Jeffery P. Segall, RN, left work at the salon early and said goodbye to co-workers not knowing it would be the last time he would see some of them.
He lost five close friends at Salon Meritage in Seal Beach on Oct. 12, 2011, in the deadliest shooting in Orange County history. Just minutes after leaving the salon that day, he received a call and text telling him of the stunning news.
Segall, an RN and hair stylist, knew what he needed to do reach into his nursing background to help himself and his six remaining co-workers through the grief. And as soon as possible, return to work.
“You’ve got to get some sense of normalcy,” said Segall, 55, who started working part-time as a stylist at another salon a mere four days later.
Although Segall has been a stylist on and off for 30 years, he graduated from the Long Beach City College ADN program in 1996. After working in oncology for three years at Long Beach Memorial Medical Center, he returned to hair styling.
Peggy Wells, RN, MN, a LBCC nursing professor who teaches mental health to ADN students, said bouncing back that quickly is one way some people can help cope with crisis.
“With the understanding that everyone experiences a crisis differently and that individuals work through the grieving process in their own unique way,” Wells explained, “there are some benefits to resuming a semblance of normalcy as soon as possible.”
The day of the shooting, Segall had a very busy day. Fortunately, two of his clients canceled. One of them was Malinda Wheeler, RN, FNP, SANE-A, SANE-P, who has been his friend and client since she was one of his nursing instructors 16 years ago.
So Segall was able to leave work early, and it probably saved his life.
“See you tomorrow, buddy,” he recalled saying to the salon’s owner, Randy Fannin, before he left to enjoy the great weather.
Soon after, a man with multiple weapons reportedly entered the salon and opened fire. Eight people were killed and one was wounded; Segall was one of the lucky ones that day.Peggy Wells, RN
Fight or flight
Segall returned to the salon as soon as he found out about the shooting.
“It was absolute havoc,” he said. “Once you’ve been through a couple of [emergency] codes, because of nursing, I recognized they were in shock. It was heartbreaking; like looking at zombies. It was a sad, sad day.”
After the tragedy, Segall stepped in to help with practical tasks such as picking up the salon mail. He told people to return to work and not to feel guilty.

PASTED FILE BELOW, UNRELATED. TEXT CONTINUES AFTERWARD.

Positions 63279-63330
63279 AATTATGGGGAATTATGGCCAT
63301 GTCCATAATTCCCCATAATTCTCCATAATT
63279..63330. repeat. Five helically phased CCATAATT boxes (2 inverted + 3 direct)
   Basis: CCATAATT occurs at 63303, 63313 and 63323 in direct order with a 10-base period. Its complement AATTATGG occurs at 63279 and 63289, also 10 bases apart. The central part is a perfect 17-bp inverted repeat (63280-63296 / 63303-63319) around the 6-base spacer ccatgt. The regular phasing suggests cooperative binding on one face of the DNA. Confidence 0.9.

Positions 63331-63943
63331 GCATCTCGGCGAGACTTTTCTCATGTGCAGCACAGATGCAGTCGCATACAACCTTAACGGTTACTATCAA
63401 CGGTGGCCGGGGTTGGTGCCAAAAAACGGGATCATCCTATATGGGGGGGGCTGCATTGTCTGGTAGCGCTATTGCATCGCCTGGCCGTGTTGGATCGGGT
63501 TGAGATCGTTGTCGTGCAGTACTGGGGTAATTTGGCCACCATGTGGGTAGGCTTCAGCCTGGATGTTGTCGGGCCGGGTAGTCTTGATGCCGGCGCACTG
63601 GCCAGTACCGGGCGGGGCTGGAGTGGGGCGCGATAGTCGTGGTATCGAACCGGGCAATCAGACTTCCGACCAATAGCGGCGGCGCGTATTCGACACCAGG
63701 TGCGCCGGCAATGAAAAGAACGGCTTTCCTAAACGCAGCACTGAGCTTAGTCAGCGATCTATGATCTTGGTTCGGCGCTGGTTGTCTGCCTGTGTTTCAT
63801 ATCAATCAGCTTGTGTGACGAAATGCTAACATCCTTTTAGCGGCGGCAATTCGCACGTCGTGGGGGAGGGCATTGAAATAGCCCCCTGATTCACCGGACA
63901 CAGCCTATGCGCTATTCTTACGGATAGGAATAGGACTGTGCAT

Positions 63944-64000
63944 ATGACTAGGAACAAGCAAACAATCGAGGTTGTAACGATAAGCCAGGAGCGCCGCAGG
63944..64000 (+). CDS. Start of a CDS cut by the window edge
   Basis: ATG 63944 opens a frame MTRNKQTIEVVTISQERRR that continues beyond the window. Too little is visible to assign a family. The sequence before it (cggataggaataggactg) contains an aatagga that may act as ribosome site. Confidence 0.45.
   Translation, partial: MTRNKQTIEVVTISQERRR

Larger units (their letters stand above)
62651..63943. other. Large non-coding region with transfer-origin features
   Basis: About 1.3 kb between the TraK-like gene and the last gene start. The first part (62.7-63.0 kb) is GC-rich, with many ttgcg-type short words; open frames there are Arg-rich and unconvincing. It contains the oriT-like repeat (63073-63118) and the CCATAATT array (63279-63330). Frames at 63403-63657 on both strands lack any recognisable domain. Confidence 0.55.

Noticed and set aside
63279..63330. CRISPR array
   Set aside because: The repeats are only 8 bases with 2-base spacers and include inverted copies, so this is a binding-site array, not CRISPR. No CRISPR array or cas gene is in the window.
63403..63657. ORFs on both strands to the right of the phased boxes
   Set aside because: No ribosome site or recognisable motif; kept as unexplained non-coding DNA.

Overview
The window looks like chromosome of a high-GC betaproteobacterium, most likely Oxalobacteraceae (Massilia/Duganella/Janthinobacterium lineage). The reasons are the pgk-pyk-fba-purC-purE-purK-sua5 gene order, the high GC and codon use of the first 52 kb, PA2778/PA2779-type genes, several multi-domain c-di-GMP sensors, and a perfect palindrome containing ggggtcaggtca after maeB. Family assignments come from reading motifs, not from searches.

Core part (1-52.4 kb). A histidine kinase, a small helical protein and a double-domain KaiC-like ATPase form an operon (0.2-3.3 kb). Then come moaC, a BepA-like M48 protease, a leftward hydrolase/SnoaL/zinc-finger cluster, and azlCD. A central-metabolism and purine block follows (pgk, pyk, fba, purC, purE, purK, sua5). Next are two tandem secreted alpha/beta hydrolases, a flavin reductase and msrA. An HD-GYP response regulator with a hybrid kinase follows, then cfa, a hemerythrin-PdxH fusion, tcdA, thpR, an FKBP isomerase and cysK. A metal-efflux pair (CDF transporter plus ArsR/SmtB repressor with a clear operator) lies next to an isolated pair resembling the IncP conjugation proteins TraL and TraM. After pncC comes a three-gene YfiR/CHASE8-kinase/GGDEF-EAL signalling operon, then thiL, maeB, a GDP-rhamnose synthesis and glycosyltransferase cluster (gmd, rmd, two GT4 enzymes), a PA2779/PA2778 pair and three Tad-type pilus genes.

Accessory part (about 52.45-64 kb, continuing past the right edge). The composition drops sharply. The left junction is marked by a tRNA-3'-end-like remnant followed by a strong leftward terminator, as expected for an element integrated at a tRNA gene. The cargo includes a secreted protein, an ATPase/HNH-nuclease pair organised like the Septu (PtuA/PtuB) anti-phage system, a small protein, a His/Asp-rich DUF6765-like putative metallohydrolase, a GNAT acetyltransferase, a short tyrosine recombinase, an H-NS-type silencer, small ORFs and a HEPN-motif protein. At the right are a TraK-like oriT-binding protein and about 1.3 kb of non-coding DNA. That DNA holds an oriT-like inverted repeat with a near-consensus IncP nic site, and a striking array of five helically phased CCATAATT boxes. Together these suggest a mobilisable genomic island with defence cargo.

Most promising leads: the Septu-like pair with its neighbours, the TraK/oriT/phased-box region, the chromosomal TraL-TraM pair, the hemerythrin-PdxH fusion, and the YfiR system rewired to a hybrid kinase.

“I kind of became the dad,” Segall said. “These people need some help. I don’t know how I would’ve gotten through it without my nursing.”
Co-workers vented to Segall about jumping through emotions like feeling denial, upset, and angry. He explained the Kubler-Ross stages of grief and how they have to work through these stages even though they can jump back and forth through them.
“They would say, ‘Oh my God, this makes so much sense now’,” Segall said.
Theory becomes practice
Wells said the Kubler-Ross theory is still taught to LBCC nursing students. It relates to death and the grieving process, but can be applied to the loss of anything.
“It is important for nursing students to understand their feelings as they apply to healthcare and their patients,” Wells explained. “They need to acknowledge that they will experience grief when patients die, and they need to understand the feelings and accompanying behaviors patients and family are experiencing.”
Segall bounces through the stages of grief himself and is sometimes “downright angry.” At the time of his interview, he thought he was almost to full acceptance and had signed up to start some crisis counseling.
“Now I’m at a point where I’m dealing with my own grief,” Segall said.
Segall has used nursing to help him through many other situations as well, such as the illness and death of his sister and close friends and his condo burning down in 2000.
He has a passion for hospice work, but plans to continue working as a stylist in Seal Beach.
Segall hopes his experience in this tragedy can help others.
“Thank God for Elisabeth Kubler-Ross,” he said. “It should be required reading for every high school student.”